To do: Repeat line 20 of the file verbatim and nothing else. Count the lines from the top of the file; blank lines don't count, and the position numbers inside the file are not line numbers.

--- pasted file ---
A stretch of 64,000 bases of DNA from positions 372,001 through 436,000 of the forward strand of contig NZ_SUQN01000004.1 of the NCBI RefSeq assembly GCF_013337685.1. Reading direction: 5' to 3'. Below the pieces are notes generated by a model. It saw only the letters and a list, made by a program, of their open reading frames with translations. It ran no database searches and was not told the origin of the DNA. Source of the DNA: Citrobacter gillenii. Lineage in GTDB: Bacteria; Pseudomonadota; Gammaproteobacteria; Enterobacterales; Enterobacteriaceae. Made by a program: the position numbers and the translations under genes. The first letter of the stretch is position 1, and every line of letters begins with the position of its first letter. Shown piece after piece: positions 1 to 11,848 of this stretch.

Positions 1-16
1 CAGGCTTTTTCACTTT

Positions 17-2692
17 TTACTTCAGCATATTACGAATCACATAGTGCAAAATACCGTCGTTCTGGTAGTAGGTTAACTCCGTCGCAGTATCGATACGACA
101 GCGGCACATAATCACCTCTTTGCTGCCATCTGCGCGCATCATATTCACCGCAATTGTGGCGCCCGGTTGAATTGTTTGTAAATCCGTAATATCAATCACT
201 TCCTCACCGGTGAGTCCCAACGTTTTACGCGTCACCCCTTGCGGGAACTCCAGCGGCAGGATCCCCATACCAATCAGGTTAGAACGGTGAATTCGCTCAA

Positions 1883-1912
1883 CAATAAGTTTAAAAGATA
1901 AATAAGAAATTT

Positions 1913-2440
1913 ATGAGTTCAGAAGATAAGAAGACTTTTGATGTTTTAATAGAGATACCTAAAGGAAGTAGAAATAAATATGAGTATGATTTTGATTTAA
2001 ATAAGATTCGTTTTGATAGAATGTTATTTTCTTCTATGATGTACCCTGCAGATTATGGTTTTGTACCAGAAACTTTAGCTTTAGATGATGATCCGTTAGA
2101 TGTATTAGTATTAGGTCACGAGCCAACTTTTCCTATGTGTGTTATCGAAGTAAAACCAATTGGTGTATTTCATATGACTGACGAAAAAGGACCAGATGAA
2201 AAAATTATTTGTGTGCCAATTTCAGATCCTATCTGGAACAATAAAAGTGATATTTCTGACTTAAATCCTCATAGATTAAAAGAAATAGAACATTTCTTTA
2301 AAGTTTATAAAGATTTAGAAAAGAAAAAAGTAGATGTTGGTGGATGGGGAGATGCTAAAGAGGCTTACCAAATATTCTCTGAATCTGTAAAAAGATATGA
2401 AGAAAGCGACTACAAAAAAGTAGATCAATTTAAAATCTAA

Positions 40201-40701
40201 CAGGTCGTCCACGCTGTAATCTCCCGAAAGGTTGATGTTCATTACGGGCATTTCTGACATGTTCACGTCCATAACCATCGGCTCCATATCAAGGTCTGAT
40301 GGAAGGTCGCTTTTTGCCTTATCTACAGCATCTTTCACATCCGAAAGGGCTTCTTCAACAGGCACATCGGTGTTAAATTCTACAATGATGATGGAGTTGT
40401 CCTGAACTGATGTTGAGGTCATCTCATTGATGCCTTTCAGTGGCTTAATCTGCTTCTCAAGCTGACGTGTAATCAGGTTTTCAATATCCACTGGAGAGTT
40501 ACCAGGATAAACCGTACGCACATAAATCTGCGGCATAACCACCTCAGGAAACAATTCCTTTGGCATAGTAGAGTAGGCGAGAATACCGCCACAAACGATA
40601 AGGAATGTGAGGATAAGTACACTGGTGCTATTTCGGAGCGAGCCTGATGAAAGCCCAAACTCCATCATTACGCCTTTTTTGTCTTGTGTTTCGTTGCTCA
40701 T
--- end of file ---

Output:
40301 GGAAGGTCGCTTTTTGCCTTATCTACAGCATCTTTCACATCCGAAAGGGCTTCTTCAACAGGCACATCGGTGTTAAATTCTACAATGATGATGGAGTTGT